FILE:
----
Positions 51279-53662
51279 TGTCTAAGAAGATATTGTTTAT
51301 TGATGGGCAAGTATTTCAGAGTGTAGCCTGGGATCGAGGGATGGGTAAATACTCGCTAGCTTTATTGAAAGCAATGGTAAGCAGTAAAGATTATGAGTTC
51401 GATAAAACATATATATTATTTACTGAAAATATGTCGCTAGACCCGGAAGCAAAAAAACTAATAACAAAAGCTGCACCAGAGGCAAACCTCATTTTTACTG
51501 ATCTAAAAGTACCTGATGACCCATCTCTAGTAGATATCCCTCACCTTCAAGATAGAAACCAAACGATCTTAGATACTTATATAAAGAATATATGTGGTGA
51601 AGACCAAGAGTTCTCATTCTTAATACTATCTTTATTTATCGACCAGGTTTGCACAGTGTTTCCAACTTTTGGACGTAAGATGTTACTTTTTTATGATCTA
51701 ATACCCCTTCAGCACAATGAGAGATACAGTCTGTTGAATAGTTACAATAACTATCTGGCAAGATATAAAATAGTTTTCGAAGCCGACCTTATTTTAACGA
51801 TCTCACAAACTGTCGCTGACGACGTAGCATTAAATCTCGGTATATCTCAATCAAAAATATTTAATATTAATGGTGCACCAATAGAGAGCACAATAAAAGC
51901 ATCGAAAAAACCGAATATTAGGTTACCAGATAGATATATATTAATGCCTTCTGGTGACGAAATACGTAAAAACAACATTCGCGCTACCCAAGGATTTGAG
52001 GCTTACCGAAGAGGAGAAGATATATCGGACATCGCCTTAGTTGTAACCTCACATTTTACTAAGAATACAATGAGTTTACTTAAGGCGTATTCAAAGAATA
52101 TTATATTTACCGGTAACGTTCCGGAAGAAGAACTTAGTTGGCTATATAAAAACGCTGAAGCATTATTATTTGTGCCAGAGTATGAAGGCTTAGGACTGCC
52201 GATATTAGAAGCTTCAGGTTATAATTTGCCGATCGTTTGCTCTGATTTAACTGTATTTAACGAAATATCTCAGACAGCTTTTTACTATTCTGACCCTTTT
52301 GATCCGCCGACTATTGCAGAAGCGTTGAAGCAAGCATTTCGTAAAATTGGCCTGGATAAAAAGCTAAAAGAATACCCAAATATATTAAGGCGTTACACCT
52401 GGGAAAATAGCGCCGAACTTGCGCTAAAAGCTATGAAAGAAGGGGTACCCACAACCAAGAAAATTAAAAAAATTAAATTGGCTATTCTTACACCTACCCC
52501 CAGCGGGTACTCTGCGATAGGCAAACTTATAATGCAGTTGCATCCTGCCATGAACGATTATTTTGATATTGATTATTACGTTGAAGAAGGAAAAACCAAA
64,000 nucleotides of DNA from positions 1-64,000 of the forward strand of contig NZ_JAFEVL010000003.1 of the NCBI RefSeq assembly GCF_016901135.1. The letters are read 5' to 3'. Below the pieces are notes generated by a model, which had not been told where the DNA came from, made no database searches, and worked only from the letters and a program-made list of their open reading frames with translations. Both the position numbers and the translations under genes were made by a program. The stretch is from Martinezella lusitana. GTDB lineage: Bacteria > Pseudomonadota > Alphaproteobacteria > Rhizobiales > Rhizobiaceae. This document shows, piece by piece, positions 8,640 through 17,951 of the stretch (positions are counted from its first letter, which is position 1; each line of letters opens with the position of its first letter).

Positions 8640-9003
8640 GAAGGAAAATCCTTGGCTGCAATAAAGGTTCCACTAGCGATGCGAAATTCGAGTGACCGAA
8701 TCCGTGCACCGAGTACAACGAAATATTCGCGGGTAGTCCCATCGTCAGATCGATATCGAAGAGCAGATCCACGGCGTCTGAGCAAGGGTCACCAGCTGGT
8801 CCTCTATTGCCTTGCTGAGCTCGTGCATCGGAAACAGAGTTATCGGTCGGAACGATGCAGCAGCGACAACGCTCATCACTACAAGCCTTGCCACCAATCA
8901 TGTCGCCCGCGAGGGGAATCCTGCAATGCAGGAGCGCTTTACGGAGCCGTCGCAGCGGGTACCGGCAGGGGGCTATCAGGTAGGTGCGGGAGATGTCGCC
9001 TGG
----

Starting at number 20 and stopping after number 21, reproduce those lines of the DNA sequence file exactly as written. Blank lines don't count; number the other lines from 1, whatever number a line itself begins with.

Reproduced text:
8801 CCTCTATTGCCTTGCTGAGCTCGTGCATCGGAAACAGAGTTATCGGTCGGAACGATGCAGCAGCGACAACGCTCATCACTACAAGCCTTGCCACCAATCA
8901 TGTCGCCCGCGAGGGGAATCCTGCAATGCAGGAGCGCTTTACGGAGCCGTCGCAGCGGGTACCGGCAGGGGGCTATCAGGTAGGTGCGGGAGATGTCGCC